State House and Senate races starting to add up, dollar-wise
Updated: to include statement from Colorado Education Association on why they endorsed Republican Katy Brown in House District 3 over her Democratic opponent, Jeff Bridges.
Democratic candidates for statewide office have taken the advantage in 2016 in fundraising, according to campaign finance reports filed this week.
Tuesday marked a deadline for updating contribution information with the Secretary of State’s office. Disclosures show that Democrats now lead with close to $3.2 million in donations. Republican candidates have taken in about $1.8 million.
Those numbers reflect fundraising for state House and Senate races, county commissioner contests, state Board of Education and University of Colorado Board of Regent races.
What’s at stake this year: control of the state House and Senate. Democrats hold a three-seat lead, 34 to 31, in the state House. Roughly nine seats are considered competitive and could change who controls the House. In the Senate, Republicans have a one-seat lead, with three seats considered competitive, and that could decide which party controls the Senate.
While the top race for fundraising is in Laura Woods’ Senate District 19 (Arvada/Westminster), a close second is the Senate District 26 race that encompasses part of Arapahoe County, including Englewood, Greenwood Village and Littleton. Democratic Rep. Daniel Kagan of Cherry Hills Village leads his Republican opponent, Arapahoe County Commissioner Nancy Doty by about $40,000. But Doty has more cash on hand – $92,590 to Kagan’s $87,680 – heading into the election season’s final two months. The two have now collectively raised $313,772.
The Senate race between Republican Rep. Kevin Priola of Henderson and Democratic former Rep. Jenise May of Aurora is nearing the quarter-million-dollar mark, with a total of $245,919 raised between the two candidates. May, whose background is in human services, leads Priola in fundraising, with $130,952 raised to Priola’s $114,996. Priola’s contributions include $11,000 transferred from his House campaign account.
With just two months left before Election Day, Priola, who owns a real estate company in Henderson, has spent less, and has $88,529 on hand – $35,000 more than May.
In the House, the biggest fundraising battle is in southwestern Colorado’s District 59. The candidates are incumbent Republican Rep. J. Paul Brown, a sheep herder from Ignacio, and Democrat Barbara McLachlan of Durango. The two have collectively raised $216,486, with McLachlan, a retired teacher, holding a slight edge.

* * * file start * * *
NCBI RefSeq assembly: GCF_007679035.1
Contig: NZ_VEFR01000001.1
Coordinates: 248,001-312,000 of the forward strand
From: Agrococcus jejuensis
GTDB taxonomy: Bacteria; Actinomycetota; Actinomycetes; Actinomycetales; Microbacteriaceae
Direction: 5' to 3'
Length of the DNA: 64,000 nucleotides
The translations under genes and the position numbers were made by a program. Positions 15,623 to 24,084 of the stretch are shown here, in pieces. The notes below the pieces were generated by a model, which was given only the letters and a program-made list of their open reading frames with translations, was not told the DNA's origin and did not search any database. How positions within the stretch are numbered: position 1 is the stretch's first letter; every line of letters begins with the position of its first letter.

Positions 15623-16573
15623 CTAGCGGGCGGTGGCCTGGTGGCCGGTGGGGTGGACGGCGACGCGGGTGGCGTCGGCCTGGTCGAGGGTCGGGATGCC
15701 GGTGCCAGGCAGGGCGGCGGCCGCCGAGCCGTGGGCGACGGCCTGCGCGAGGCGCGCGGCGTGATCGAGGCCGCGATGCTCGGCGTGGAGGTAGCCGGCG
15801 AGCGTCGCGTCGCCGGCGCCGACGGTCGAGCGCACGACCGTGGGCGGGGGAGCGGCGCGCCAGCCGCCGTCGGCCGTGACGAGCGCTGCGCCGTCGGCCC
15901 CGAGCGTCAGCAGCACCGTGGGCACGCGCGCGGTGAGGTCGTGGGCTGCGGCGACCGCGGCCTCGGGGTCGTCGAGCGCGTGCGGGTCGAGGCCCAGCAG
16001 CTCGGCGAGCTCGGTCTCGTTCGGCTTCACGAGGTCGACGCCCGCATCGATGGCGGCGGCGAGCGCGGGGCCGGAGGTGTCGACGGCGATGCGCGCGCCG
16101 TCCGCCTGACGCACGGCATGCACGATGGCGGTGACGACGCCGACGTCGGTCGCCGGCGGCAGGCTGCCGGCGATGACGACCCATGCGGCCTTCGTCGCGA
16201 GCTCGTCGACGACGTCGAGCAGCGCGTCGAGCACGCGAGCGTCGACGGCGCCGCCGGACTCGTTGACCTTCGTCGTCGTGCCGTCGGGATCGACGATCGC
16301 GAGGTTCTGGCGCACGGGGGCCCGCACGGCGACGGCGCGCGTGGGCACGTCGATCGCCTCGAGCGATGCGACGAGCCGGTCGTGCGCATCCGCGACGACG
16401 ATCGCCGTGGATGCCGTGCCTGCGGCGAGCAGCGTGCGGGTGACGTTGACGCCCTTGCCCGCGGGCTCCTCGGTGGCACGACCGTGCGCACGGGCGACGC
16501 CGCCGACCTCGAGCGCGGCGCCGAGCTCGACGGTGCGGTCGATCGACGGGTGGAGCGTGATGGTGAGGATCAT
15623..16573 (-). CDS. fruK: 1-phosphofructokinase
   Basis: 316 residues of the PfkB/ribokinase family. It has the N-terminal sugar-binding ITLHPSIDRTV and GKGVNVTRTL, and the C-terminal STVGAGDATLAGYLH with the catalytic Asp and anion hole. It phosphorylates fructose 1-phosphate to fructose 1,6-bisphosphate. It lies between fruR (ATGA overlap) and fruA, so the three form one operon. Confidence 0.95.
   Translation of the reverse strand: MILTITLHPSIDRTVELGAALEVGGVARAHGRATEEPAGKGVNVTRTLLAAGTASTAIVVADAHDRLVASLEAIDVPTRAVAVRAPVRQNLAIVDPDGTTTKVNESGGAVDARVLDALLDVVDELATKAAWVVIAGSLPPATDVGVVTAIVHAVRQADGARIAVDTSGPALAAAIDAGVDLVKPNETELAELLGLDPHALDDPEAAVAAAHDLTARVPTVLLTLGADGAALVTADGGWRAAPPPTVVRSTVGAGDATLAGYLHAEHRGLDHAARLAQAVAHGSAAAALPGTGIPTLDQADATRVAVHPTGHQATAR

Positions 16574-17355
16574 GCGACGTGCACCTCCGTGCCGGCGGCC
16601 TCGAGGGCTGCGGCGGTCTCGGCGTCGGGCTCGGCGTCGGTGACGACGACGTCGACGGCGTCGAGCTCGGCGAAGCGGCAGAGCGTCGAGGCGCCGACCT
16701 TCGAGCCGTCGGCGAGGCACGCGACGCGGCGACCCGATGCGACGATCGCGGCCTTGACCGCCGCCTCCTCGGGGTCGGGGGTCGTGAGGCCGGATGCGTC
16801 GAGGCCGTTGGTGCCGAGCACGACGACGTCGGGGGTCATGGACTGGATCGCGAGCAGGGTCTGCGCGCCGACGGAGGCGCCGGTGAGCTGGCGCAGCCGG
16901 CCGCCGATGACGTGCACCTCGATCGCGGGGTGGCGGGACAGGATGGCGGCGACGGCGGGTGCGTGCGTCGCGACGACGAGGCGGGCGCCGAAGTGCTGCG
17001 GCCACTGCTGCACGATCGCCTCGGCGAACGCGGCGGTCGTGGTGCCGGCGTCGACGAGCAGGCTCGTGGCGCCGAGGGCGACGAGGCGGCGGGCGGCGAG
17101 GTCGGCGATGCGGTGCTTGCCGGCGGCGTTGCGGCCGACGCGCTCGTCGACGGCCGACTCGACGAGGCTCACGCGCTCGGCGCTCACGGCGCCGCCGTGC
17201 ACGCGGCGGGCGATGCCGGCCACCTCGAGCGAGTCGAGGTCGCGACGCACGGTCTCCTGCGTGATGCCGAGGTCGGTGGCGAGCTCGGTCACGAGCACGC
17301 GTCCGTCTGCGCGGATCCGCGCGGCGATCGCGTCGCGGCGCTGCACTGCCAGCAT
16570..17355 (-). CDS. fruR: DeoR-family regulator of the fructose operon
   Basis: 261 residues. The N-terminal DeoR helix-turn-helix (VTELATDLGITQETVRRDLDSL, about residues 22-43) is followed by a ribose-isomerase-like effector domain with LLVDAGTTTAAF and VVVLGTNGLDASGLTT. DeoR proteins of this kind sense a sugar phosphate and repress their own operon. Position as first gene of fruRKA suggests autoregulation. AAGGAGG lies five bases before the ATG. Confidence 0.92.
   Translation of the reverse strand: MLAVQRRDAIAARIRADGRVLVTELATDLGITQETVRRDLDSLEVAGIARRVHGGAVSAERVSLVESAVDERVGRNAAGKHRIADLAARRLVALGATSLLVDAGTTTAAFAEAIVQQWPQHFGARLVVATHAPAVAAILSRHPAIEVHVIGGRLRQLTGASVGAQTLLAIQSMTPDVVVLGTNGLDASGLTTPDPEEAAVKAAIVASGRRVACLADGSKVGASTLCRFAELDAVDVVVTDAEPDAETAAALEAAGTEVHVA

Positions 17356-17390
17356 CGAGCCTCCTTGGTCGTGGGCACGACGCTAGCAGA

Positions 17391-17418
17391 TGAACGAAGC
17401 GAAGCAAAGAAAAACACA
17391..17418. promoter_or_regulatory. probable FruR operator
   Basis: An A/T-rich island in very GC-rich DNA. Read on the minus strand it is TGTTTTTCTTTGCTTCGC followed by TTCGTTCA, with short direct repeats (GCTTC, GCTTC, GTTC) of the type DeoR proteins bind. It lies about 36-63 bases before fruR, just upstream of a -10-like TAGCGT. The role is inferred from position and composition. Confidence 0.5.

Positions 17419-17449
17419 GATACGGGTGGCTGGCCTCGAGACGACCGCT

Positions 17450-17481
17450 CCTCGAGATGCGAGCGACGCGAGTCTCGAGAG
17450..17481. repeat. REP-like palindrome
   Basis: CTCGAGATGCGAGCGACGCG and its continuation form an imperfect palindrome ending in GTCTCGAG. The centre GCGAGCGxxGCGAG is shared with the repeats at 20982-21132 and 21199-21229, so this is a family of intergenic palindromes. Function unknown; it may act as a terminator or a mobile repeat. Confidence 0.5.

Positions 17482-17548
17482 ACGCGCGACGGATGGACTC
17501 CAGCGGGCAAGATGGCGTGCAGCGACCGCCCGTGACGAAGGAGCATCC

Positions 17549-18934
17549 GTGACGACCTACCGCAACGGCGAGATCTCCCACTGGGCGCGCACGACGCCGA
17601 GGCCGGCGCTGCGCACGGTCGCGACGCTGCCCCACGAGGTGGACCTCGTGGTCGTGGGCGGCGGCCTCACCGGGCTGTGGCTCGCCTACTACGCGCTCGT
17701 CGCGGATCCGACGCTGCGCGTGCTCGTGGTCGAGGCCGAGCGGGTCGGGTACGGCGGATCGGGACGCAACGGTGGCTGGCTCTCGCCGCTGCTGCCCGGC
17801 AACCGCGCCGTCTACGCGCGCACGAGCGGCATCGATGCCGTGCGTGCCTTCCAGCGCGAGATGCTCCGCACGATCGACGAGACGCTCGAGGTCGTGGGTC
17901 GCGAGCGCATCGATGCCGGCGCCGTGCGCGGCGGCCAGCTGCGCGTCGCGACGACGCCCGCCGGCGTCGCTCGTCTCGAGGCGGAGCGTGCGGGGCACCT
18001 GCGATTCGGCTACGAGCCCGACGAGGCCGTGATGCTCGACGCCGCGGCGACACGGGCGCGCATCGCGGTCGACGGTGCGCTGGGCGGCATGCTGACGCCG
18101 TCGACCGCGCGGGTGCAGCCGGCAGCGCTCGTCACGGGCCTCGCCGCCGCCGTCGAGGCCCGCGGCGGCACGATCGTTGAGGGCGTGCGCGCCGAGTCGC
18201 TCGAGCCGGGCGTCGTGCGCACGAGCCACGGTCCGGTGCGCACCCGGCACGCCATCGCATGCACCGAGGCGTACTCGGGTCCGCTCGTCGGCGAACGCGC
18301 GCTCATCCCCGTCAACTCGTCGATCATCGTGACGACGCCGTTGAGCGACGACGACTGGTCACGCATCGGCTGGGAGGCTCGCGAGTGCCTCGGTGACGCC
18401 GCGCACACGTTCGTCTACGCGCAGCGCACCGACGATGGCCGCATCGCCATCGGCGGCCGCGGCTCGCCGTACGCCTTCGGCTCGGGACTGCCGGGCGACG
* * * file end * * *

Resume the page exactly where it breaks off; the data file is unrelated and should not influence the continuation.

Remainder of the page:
The contest between Democrat Jeff Bridges of Greenwood Village and Republican Katy Brown, also of Greenwood Village, in House District 3 has raised just a few thousand dollars less.
The two have raised a total of $209,608, but much of that was spent by both candidates in their contested primary races.
Bridges, whose background includes working for both former U.S. Rep. John Salazar and former U.S. Sen. Ken Salazar when they were in Congress, has raised $57,164 since June 22, the last reporting period prior to the June 28 primary. Brown, a small business owner who specializes in web development for the tourism industry, has taken in $37,796.
In an unusual twist, Brown is at the receiving end of contributions from teacher unions. The Public Education Committee, which is backed by the Colorado Education Association, has contributed $4,850. The Fund for Educational Progress, which is housed in the same building as the Aurora Education Association, kicked in the same amount. The Aurora Council for Teachers and Parents, also housed with the Aurora Education Association, put in $2,000.
CEA President Kerrie Dallman told The Colorado Independent this week that Brown won their endorsement because of her willingness to partner with teachers and school support staff to improve opportunities for students. “Our members interview candidates before making an endorsement and found Katy to be the superior candidate in this race, very strong on the public education issues that matter the most to our 37,000 members across Colorado.”
Bridges’ largest donation since June 22 is $5,000 from the state Democratic Party. He has also received money from pro-choice, conservation groups and trade unions, but not from teachers’ unions.
Photo credit: Wikimedia Commons
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